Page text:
Evelyn Lauder Dies, Co-Founder Of Pink Ribbon Breast Health Awareness
Chances are that at some point you've donned a small pink ribbon supporting awareness of breast health and efforts to fight breast cancer. Chances are you might not recognize one of the women who brought it to universal prominence. Evelyn Lauder died on Saturday. She was a vice president of the cosmetics corporation founded by Estee' Lauder, her powerful mother-in-law. The Estee Lauder Companies says Evelyn Lauder, who was 75, died at home in New York of non-genetic ovarian cancer.
It wasn't her first bout with cancer. Evelyn Lauder spent more than 20 years raising awareness of a different ailment; she was diagnosed with breast cancer in 1989, and used her experience to increase awareness of the disease among others. In 1992, Lauder, her husband Leonard, and friend Alexandra Penney, started handing out tiny pink lapel ribbons, according to CBS.
These were distributed at Estee Lauder makeup counters, and many people mistakenly thought it was part of an AIDS awareness campaign. She told CBS:
"There had been no publicity about breast cancer, but a confluence of events - the pink ribbon, the color, the press, partnering with (model) Elizabeth Hurley, having Estee Lauder as an advertiser in so magazines and persuading so many of my friends who are health and beauty editors to do stories about breast health - got people talking."
The fundraising proceeds also helped Lauder found the Breast Cancer Research Foundation in 1993. She led another fundraising effort that created the Evelyn H. Lauder Breast Center at Memorial Sloan-Kettering Cancer Center in New York City.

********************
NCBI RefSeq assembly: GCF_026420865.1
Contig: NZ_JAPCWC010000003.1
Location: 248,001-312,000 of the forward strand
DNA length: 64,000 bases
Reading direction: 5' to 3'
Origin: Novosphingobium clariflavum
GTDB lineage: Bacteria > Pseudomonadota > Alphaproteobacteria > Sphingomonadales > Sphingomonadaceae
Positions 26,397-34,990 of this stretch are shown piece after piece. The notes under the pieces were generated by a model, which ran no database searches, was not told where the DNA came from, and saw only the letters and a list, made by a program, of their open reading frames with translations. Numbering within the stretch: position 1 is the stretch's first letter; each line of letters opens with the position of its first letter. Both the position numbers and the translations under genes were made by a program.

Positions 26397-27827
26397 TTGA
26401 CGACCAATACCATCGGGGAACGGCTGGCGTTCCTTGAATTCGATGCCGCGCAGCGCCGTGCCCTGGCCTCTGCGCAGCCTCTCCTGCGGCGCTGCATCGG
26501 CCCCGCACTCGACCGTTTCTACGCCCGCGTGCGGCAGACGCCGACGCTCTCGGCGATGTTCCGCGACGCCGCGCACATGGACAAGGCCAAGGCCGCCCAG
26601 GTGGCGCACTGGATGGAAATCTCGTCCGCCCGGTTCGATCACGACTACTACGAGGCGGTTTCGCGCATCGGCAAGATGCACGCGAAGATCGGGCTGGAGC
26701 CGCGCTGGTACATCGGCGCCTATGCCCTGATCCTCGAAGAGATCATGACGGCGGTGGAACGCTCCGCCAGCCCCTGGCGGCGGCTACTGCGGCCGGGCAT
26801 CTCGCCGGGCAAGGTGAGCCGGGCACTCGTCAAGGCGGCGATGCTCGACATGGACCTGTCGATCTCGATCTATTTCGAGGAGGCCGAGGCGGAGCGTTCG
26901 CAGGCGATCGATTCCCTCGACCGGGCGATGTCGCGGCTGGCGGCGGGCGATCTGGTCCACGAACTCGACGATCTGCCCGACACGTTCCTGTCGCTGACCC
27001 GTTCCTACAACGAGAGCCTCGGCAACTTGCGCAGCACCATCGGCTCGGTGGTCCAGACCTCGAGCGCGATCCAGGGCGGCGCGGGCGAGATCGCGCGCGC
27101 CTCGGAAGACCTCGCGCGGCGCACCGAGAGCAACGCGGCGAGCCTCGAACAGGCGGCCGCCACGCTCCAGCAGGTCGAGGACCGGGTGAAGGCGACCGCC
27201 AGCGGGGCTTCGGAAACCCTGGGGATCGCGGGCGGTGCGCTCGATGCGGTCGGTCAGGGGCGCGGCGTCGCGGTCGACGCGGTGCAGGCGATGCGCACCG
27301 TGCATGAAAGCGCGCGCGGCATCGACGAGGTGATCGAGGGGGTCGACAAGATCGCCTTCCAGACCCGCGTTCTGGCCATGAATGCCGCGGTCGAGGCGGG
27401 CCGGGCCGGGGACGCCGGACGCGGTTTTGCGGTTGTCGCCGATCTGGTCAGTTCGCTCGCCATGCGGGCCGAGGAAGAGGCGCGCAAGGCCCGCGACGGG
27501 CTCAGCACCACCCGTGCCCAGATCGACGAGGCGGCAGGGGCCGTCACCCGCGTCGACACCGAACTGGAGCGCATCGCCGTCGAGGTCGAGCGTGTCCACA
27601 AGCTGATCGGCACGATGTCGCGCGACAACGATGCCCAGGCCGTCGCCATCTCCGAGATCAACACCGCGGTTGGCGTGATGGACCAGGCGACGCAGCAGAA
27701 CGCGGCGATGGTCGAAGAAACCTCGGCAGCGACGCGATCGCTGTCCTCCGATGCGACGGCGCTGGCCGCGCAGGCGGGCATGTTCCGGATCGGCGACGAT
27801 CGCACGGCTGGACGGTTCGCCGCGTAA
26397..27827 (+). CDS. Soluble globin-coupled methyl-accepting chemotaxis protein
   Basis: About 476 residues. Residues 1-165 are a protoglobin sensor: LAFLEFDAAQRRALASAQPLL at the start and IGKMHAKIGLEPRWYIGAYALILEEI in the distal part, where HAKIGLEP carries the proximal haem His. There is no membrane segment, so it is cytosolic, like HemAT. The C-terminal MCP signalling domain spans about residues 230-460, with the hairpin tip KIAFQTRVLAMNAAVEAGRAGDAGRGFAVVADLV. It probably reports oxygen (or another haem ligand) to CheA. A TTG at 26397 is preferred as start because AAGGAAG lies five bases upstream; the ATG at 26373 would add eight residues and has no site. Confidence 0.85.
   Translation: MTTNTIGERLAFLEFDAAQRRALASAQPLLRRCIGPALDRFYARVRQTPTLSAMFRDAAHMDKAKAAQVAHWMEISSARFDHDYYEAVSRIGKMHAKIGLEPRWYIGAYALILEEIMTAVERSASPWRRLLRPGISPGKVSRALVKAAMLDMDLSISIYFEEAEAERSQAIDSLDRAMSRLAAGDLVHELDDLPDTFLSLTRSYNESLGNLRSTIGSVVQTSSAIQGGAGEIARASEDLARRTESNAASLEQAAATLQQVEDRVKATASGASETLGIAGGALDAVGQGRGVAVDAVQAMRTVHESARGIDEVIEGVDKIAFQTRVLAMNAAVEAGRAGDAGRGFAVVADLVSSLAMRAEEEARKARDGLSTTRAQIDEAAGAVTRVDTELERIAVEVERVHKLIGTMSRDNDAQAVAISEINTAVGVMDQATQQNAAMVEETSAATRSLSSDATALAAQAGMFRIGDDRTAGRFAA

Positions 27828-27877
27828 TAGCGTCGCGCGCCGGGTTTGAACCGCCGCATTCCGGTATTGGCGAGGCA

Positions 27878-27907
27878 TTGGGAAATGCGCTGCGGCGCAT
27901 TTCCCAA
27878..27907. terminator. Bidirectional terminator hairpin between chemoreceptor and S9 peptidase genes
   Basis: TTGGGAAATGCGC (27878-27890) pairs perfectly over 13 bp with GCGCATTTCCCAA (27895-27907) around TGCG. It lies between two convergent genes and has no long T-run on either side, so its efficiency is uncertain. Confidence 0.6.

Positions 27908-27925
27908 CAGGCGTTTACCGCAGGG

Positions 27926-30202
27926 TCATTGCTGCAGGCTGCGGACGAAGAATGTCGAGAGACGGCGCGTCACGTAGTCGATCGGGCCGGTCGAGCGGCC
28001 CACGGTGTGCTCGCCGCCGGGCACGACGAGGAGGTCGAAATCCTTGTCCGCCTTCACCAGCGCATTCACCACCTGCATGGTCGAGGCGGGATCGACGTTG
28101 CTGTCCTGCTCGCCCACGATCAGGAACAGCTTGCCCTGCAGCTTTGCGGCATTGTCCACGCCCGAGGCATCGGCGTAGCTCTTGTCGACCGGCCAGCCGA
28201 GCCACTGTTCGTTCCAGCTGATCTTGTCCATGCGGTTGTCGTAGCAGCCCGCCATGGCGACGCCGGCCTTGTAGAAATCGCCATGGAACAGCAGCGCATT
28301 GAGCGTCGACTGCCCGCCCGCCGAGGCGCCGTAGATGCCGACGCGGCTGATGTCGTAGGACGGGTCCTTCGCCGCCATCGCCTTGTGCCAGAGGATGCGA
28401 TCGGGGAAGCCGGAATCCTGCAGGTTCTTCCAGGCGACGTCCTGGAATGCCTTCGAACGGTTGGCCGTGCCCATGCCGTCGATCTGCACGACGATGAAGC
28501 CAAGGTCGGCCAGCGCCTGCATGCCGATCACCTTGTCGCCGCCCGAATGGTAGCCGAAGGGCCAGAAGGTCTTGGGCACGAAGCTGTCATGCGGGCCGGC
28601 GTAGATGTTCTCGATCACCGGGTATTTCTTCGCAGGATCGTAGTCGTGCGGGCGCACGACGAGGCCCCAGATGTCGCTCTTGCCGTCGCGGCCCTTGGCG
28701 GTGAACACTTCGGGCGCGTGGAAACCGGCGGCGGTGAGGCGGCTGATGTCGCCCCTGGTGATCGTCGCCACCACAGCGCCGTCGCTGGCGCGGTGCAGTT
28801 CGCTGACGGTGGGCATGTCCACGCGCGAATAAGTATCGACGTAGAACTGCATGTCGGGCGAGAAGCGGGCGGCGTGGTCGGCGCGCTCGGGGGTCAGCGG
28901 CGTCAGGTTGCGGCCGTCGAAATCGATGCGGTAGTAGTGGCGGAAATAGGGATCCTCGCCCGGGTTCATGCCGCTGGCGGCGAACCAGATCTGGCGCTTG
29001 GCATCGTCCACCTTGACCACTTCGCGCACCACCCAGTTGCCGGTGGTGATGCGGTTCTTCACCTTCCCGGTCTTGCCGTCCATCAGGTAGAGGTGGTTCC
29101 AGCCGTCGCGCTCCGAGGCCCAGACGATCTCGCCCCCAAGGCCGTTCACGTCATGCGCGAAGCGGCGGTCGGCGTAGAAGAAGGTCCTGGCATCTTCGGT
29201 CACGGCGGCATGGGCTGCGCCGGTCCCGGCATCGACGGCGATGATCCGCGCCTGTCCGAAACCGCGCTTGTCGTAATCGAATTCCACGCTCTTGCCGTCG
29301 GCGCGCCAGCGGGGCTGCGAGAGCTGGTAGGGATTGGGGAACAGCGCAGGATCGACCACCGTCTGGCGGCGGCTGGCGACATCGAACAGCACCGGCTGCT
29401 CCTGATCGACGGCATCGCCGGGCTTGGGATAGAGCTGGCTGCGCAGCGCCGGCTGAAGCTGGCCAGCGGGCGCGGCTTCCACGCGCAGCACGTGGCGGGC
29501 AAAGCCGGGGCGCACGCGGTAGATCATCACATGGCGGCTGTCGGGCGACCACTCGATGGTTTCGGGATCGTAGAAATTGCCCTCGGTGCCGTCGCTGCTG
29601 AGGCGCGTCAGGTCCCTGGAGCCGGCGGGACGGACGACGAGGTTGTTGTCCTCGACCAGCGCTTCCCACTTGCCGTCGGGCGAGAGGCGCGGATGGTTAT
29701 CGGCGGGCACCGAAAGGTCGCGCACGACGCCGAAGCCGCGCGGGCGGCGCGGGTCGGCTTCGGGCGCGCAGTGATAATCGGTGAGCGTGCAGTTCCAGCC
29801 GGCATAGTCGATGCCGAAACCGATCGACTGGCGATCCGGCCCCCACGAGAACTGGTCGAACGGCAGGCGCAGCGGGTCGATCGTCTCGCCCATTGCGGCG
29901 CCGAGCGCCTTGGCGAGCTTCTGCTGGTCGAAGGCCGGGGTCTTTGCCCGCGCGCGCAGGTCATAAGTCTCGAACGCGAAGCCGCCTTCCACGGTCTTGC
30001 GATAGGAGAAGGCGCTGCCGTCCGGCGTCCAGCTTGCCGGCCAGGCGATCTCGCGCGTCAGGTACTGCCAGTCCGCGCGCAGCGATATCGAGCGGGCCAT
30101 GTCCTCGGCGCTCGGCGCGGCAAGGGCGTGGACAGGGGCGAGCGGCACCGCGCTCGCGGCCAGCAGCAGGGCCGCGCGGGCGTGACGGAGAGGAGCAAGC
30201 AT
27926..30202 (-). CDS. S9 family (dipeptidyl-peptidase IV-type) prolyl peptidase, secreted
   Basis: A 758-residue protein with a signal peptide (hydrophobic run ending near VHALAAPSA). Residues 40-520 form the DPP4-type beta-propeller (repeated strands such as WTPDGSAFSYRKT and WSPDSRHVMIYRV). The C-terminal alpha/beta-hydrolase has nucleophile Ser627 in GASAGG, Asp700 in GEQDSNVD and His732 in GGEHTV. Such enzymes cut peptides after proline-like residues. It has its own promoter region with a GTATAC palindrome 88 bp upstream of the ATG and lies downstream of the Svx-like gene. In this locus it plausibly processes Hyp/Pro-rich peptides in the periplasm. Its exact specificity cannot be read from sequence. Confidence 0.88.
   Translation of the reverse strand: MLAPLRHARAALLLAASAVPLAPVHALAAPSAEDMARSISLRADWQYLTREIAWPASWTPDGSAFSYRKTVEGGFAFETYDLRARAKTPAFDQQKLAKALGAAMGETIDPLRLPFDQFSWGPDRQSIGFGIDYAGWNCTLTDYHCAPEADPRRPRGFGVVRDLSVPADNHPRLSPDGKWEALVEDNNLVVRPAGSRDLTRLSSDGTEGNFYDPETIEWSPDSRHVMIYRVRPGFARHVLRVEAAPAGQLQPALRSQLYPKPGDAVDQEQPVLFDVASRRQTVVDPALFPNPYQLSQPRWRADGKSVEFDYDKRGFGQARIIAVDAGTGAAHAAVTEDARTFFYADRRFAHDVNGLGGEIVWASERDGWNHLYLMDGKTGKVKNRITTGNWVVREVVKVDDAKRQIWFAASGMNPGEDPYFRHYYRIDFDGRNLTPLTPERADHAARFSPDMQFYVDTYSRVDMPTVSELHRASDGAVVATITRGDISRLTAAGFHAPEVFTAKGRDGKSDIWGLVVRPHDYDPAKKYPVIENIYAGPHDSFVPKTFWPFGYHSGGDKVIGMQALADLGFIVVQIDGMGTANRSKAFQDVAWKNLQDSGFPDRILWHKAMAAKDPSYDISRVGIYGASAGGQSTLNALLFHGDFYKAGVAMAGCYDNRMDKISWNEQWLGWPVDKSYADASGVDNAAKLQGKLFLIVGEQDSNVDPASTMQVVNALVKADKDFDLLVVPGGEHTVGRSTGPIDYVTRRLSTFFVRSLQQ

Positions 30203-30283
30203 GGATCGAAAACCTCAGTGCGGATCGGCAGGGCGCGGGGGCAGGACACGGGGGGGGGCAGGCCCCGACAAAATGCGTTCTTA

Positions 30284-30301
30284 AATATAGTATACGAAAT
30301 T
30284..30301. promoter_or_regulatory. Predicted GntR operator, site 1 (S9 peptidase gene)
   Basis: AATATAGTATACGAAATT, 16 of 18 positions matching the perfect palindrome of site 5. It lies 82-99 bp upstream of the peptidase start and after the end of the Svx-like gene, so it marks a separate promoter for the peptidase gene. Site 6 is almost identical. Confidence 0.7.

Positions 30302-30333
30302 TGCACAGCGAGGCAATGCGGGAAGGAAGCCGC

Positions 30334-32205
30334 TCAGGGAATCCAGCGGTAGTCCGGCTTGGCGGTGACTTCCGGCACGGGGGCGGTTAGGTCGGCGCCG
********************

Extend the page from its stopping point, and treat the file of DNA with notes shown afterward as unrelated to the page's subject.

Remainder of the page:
Her life story is compelling: in addition to the positions she held within the Estee Lauder Companies, she was also an accomplished photographer and recently published a cookbook, according to the Breast Cancer Research Foundation. She worked for several years as a New York City public school teacher before she joined the Lauder family business.
Evelyn Lauder said she learned well before her marriage that her mother-in-law was tough; according to the New York Times (paywall), Estee Lauder "implored" Evelyn to run the birthday party for her son, Leonard, and Evelyn's eventual husband. It was only their second date, but Evelyn accepted. Evelyn said she later spoke more frankly to Estee as she worked in the family business, and credited her childhood as a refugee from the Nazis with her strength of mind.
The report adds Evelyn Lauder escaped Vienna, Austria with her parents in 1938 after Hitler annexed the country. The family eventually arrived in England where they were separated for a time. In 1940, they sailed to New York.
Lauder is survived by her husband, Leonard, two sons, a daughter-in-law, and five grandchildren. Memorial details haven't been announced.
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